41. There is also a possibility that per capita consumption could increase at a rate higher than population growth, meaning that absolute consumption of SUCBs increases. This may happen in the following cases: 

i. Removal of voluntary measures: Retailers who currently voluntarily charge more than 5p for SUCBs may choose at any time to revert to the statutory charge. 

ii. Inflation: The effect of inflation can be such that, over time, the cost of the SUCB charge reduces in real terms. This means that without periodic increases, the charge will lose its effectiveness. 

42. In the Republic of Ireland, a charge of €0.15 (£0.09[30]) per disposable plastic bag was introduced in 2002. This saw plastic bag use drop significantly within the first years. However, over time bag use increased again, in response to which the charge was increased to €0.22 (£0.15[31]) in 2007.[32] 

43. It is not likely that Option 1 would deliver against the policy objectives, as progress depends solely on voluntary action by retailers. Experience from other countries, including Northern Ireland and England, shows that without progressive increases of the SUCB charge, per capita consumption of these bags may increase over time. This could lead to an increase in the direct and indirect cost of SUCB litter. 

4.2 Option 2. Amending Single Use Carrier Bags (Scotland) Regulations, increasing mandatory charges for single-use carrier bags to 10p. 

44. This option includes an amendment to the Single Use Carrier Bags (Scotland) Regulations 2014 to increase the minimum financial charge on SUCBs from 5p to 10p. This increase would apply to all SUCBs, although certain uses of carrier bags would continue to make them exempt from the charge, for instance bags used solely to carry raw unpackaged meat or vegetables. Additionally, the increased charge would continue to apply to all retailers in Scotland. With the exception of increasing the amount of the SUCB charge, no other changes are proposed in the Single Use Carrier Bags (Scotland) Regulations 2014.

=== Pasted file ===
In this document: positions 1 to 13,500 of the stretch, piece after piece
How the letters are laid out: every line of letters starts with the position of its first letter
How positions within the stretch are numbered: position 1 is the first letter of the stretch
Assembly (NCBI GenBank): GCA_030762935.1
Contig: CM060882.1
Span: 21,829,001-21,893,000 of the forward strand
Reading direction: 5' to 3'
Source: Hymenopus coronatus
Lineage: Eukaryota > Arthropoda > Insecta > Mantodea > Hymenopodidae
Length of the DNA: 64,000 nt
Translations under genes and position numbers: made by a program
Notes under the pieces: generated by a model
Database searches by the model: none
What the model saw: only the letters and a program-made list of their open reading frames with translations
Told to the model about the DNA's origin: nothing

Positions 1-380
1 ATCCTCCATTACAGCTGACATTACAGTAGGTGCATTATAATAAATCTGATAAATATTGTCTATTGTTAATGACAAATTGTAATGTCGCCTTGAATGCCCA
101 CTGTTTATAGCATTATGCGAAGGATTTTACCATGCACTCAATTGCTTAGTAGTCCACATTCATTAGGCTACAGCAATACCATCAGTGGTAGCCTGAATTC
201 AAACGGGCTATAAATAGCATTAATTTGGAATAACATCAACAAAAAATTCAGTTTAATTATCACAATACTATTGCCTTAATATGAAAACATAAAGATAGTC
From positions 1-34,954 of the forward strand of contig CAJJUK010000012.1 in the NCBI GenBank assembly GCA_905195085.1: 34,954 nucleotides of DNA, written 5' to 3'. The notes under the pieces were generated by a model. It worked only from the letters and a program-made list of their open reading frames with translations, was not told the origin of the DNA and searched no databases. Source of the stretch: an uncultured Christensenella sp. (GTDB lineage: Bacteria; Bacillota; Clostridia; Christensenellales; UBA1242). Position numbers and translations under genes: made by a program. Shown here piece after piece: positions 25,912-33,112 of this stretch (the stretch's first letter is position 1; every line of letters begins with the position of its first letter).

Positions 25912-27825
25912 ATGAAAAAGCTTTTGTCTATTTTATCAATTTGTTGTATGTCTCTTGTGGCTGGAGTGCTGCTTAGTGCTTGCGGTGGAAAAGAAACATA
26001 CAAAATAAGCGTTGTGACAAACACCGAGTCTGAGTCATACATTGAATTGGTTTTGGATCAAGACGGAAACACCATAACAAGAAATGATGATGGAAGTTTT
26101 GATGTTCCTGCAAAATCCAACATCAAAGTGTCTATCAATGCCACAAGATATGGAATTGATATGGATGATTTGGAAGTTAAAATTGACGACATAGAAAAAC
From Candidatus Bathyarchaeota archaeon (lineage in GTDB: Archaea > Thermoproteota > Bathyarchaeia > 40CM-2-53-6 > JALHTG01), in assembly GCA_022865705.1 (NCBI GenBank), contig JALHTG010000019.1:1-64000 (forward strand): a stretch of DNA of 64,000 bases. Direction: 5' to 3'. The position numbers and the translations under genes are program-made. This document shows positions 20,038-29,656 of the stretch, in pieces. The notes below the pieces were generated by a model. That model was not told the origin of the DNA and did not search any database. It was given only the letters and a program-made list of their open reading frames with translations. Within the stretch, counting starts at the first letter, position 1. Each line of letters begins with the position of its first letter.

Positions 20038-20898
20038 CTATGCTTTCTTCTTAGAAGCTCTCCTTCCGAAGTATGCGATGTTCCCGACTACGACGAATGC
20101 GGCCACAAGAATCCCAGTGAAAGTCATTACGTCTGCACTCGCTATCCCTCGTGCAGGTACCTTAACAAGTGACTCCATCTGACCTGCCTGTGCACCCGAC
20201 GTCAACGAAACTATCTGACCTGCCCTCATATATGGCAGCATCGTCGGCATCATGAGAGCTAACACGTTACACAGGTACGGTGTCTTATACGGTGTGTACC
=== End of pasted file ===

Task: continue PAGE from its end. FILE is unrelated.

45. It is expected that the increase would ensure that the reduction in SUCB use to date is maintained, and that it could drive additional reductions. Compared to Option 1, this would lower SUCBs’ contribution to Scotland’s material use and carbon footprint, and to litter and its associated environmental impacts, particularly in the marine environment. 

46. As many retailers are either already charging 10p or more for SUCBs or have removed them completely, it is not expected that the proposal would result in significant costs for Scottish retailers or other stakeholders. 

47. Sectors and groups affected. 

  • Environment: It is expected that there will be a net environmental benefit from a reduction in SUCB use and from the increase in the use of BfLs as a result of the charge increase. However, this can only be the case if BfLs are reused often enough to reduce their environmental impact in terms of material use and production emissions per use below that of a SUCB. This is because each type of carrier bag is designed for a different number of uses, with those that last longer requiring more resources in their production. In its meta-analysis of seven Lifecycle Assessments, the UN Environment Programme found that the environmental impact of carrier bags differs significantly, using indicators such as contribution to climate change, acidification, eutrophication, photochemical ozone creation, abiotic resource depletion, water use and littering potential. The study found that the environmental impact of carrier bags depends heavily on the number of uses, where reusable LDPE bags (plastic BfLs) can have a lower climate impact than conventional plastic SUCBs if they are used 5-10 times more than SUCBs, while cotton bags would have to be used 50-150 times.